What typology could sound more promising for design than a fulfillment center? Yet architecturally and spatially this typology couldn’t be more banal. These environments are located at the nexus of regional transportation nodes, often in isolation and always in anonymity. Their interiors are organized at their core for swarms of robots shuffling shelving to pickers and packers on their perimeter. They are a bottom line economic and technologically tour de force that leaves cultural opportunity on the table unexploited.

In the spirit of Cedric Price’s “Think Belt,” Think Grid” and “Generator” the studio will introduce quality of life and cultural innovation into the infrastructure of goods distribution and in some cases production. Fulfillment will include education, research and recreation by combining the activities of a Google or Amazon Campus with the distribution hubs. The synergy between production, distribution, storage, knowledge and innovation will give each student a chance to develop a new special typology that intermingles people and machines; space and infrastructure.

The studio will investigate interior mobility in conjunction with urban mobility. This should lead to novel approaches for circulation in buildings using limited autonomy learning from the innovations in trucking and goods distribution.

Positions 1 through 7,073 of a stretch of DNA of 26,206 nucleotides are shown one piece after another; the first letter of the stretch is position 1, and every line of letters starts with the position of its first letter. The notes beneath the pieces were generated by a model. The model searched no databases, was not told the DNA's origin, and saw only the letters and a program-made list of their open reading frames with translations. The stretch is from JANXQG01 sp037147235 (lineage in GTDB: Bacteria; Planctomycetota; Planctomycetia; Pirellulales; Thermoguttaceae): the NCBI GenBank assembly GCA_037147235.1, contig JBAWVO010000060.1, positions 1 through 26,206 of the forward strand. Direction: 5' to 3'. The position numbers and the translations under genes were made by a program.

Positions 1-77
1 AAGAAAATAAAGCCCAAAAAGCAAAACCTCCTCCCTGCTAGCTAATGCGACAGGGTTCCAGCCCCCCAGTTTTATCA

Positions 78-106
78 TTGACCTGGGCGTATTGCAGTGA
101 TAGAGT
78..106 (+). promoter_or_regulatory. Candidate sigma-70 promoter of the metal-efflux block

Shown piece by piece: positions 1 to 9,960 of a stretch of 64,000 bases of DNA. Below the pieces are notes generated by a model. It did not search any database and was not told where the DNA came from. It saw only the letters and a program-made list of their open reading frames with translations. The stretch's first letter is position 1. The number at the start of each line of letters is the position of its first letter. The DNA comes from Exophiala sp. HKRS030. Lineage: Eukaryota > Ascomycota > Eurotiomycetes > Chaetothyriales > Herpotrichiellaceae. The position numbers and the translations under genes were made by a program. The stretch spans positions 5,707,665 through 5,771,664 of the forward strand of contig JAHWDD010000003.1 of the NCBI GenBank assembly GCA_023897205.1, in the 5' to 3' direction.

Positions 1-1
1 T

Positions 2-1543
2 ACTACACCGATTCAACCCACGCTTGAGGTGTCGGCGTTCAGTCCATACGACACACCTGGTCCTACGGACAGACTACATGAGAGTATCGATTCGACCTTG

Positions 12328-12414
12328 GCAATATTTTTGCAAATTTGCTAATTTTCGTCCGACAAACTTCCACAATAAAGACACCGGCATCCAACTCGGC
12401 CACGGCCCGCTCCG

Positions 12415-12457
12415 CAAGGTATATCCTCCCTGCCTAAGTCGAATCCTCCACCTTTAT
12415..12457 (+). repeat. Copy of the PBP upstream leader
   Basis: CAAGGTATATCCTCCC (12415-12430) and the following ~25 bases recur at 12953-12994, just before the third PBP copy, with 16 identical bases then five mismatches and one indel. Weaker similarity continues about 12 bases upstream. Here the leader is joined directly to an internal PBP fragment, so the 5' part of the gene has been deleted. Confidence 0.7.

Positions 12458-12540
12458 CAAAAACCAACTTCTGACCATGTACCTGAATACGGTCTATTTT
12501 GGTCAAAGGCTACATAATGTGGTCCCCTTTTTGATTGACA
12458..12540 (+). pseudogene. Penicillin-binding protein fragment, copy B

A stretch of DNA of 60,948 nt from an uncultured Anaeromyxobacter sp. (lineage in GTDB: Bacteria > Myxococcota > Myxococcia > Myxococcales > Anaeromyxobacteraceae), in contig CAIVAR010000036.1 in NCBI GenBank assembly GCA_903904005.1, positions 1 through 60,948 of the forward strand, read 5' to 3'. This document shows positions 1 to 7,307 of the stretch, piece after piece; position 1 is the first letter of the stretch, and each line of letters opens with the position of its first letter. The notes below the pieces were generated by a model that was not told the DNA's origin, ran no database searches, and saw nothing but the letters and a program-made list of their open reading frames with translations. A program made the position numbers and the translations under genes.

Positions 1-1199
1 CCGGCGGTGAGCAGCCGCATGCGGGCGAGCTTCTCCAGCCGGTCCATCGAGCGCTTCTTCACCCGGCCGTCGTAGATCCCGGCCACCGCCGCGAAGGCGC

The studio will study several state-of-the-art locations regarding technology and infrastructure as well as other facilities these companies operate to distribute knowledge and cultural content including: UPS hub with its 3D printing factory and Underwriters Laboratory on demand certification facility; Amazon fulfillment center with Robo-Stow arm and Kiva Robots; Apple Distribution and Operations Center; Facebook Data Center; Facebook Campus; Apple Headquarters; GE First Build and the YouTube Studio. Some of these places will be visited in person.

The semester will give the opportunity for individual students to architecturally consider transportation infrastructure, robotics and urbanism with a relatively new building type that is quietly multiplying on the outskirts of cities and the creative and cultural imagination of architects. We will work on how the architectural imagination can make these centers more fulfilling.

All Semesters

Spring 2018
Advanced Design Studio: Shed No Tears for a Colonial City
Pier Vittorio Aureli, Emily Abruzzo
Spring 2017
Advanced Design Studio: Did Someone Say Typology? 100,000 houses for San Francisco
Pier Vittorio Aureli, Emily Abruzzo
Spring 2015
Advanced Design Studio: Factory Shop
Greg Lynn, Nathan Hume